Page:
Maggie Lena Walker was an African American woman, a banker, a business leader, and a civic leader. In 1903, she was the first woman to establish a bank in the United States, the Saint Luke Penny Savings Bank in Richmond. She was also the first African American woman to become the president of a bank in the United States. Maggie Walker was born in 1864 in Richmond, Virginia.
Maggie’s mother, Elizabeth Draper, was a former enslaved person who worked as an assistant cook for Elizabeth Van Lew, a wealthy white woman who freed some of her family's enslaved laborers and who ran a Union spy network around Richmond during the Civil War. While at the Van Lew estate, Draper met an Irish American abolitionist writer named Eccles Cuthbert, who was Maggie’s biological father. There is no record suggesting that Cuthbert and Draper ever married. Draper later married William Mitchell, a butler at the Van Lew home. Together they had a son in 1870, Maggie’s half-brother Johnnie Mitchell. In February 1876, William Mitchell’s body was found drowned in the James River under suspicious circumstances. After his death, the family fell into poverty and Draper started a laundry business to support her family. In 1904, Maggie described how she felt about working in her mother’s business and witnessing the differences between socio-economic classes. She said “I was not born with a silver spoon in my mouth, but with a laundry basket practically on my head.”
Maggie went to school in Richmond at the Lancasterian School, a newly created public school for African American children in Richmond. She later graduated from the "Richmond Colored Normal School" in 1883 after she completed training to become a teacher. Following graduation she taught school for three years until she married Armstead Walker Jr., in 1886. Due to a school policy, as was standard for the time, Maggie retired from teaching once she was married.
In 1881, Walker joined the Independent Order of Saint Luke, a fraternal association. She rose through the ranks of the organization and became Right Worthy Grand Secretary in 1899. When she became its leader, the order was debt-ridden and on the verge of bankruptcy, but Walker transformed it to a well-resourced entity, and within five years the Saint Luke Penny Savings Bank opened for business. She used her position to encourage young Black students to continue their education and serve the community.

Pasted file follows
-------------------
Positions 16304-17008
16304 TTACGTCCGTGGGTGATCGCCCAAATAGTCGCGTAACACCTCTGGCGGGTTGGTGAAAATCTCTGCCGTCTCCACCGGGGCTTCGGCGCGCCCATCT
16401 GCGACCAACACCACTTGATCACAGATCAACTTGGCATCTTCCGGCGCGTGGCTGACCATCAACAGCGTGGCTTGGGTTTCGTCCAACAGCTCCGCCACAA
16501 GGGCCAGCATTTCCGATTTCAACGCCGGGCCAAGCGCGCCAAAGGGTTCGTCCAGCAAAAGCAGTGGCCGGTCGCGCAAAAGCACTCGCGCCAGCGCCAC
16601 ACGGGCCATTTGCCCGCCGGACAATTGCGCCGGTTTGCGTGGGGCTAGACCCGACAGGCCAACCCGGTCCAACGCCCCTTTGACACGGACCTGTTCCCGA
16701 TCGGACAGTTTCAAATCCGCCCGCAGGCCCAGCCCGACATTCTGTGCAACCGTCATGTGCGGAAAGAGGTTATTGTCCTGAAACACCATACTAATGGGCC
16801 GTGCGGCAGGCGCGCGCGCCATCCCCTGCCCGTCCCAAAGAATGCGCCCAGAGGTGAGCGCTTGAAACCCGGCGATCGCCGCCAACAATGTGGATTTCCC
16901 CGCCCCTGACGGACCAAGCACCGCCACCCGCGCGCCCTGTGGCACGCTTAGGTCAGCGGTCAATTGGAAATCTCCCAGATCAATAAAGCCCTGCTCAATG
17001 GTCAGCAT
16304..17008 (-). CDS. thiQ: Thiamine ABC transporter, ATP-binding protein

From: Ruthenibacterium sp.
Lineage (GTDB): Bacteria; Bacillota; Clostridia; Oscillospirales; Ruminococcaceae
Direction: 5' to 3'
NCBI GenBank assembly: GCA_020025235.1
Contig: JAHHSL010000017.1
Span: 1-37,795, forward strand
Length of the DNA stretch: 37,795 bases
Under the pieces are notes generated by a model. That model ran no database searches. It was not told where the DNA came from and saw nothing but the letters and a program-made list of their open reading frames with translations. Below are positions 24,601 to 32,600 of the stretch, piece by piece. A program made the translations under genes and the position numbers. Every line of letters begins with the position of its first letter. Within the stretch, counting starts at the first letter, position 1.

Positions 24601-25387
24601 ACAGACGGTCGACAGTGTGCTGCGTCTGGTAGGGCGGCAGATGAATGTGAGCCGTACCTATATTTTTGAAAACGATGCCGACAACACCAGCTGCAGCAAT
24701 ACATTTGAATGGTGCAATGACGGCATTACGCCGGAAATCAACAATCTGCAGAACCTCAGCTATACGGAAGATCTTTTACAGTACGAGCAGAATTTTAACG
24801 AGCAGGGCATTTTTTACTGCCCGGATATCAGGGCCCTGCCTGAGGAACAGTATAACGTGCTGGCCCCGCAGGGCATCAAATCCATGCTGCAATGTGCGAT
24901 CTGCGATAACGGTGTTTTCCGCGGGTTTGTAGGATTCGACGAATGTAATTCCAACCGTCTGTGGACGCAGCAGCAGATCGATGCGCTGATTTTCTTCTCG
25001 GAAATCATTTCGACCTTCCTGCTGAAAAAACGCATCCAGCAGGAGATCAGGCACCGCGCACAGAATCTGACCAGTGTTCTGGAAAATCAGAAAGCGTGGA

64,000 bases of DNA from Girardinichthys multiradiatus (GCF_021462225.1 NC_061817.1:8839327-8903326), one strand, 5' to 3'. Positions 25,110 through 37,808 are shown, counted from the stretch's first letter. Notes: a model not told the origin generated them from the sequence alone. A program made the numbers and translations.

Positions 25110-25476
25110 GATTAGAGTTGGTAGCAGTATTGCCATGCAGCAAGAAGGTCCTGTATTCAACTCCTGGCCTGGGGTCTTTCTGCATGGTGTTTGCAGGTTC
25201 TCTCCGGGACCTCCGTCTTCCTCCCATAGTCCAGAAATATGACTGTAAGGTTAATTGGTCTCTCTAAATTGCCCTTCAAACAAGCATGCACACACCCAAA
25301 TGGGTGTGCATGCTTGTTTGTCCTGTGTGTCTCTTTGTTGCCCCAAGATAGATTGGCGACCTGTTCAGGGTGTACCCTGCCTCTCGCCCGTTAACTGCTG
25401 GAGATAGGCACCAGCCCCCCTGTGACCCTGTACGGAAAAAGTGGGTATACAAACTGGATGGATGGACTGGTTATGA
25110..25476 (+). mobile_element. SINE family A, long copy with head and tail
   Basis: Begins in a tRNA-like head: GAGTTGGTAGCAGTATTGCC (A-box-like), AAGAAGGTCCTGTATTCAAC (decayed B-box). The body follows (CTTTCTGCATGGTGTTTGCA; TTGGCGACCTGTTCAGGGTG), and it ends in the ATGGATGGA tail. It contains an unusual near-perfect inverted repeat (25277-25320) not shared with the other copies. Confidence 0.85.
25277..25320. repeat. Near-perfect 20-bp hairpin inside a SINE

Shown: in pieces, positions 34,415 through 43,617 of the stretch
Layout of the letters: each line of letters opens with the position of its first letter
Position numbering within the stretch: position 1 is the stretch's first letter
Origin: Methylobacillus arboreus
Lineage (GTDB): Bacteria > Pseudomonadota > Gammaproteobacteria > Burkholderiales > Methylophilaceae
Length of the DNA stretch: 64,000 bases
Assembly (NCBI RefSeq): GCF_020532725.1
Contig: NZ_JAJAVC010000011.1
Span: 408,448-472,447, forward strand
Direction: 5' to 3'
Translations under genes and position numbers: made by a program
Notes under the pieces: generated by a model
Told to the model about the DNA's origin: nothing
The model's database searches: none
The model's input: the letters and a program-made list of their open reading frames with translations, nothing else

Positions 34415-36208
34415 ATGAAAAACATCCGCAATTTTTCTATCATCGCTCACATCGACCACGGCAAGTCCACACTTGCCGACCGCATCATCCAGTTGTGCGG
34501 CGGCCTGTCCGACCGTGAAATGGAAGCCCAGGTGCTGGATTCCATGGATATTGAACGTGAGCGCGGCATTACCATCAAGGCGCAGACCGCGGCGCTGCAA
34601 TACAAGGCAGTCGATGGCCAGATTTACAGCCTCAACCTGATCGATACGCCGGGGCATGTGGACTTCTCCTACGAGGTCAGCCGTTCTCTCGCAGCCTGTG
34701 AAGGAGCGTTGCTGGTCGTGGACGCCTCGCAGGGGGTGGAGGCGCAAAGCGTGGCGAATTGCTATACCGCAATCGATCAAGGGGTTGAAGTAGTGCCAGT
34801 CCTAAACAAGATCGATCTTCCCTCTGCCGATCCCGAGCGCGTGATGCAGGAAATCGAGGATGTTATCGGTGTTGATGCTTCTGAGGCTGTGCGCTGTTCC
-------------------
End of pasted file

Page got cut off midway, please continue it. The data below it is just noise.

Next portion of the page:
During the Great Depression, Walker's bank was survived the national wave of bank failures and merged with two other banks to become Consolidated Bank and Trust. In the later years of her life, Walker faced health issues that confined her to a wheelchair. Walker remained president of her bank until December 15, 1934, when she died from diabetic gangrene. Today Maggie Walker's former home at 110 ½ East Leigh Street is a National Historic Landmark (designated in 1979) and is maintained by the National Park Service. In her honor, a statue and plaza were also placed on Richmond's Broad Street.
Citation: Maggie Walker Photographic Potrait, Visual Studies Collection, Library of Virginia.
Artistic Exploration: Examine the photograph of Maggie Lena Walker as well as the legend at the bottom of the image. From your perspective, what can you conclude about Walker from her posture, dress, and facial expression? What also does the legend at the bottom of her photograph imply?
Think About it: The year of the photograph was 1898, list 5 things you know about that period in American History. These items may reflect events prior to or after 1898. Think about the role of women and how the African American community in a city like Richmond, might be different from today.
Analyze: Maggie Walker achieved a level of success that was considered to be unusual for an African- American woman of her period. What events stand out to you as being most relevant to who she would become? Why? Write a paragraph explaining your thought process.
Be the Journalist: Imagine you could meet Maggie Walker now and interview her. What would you ask her? Why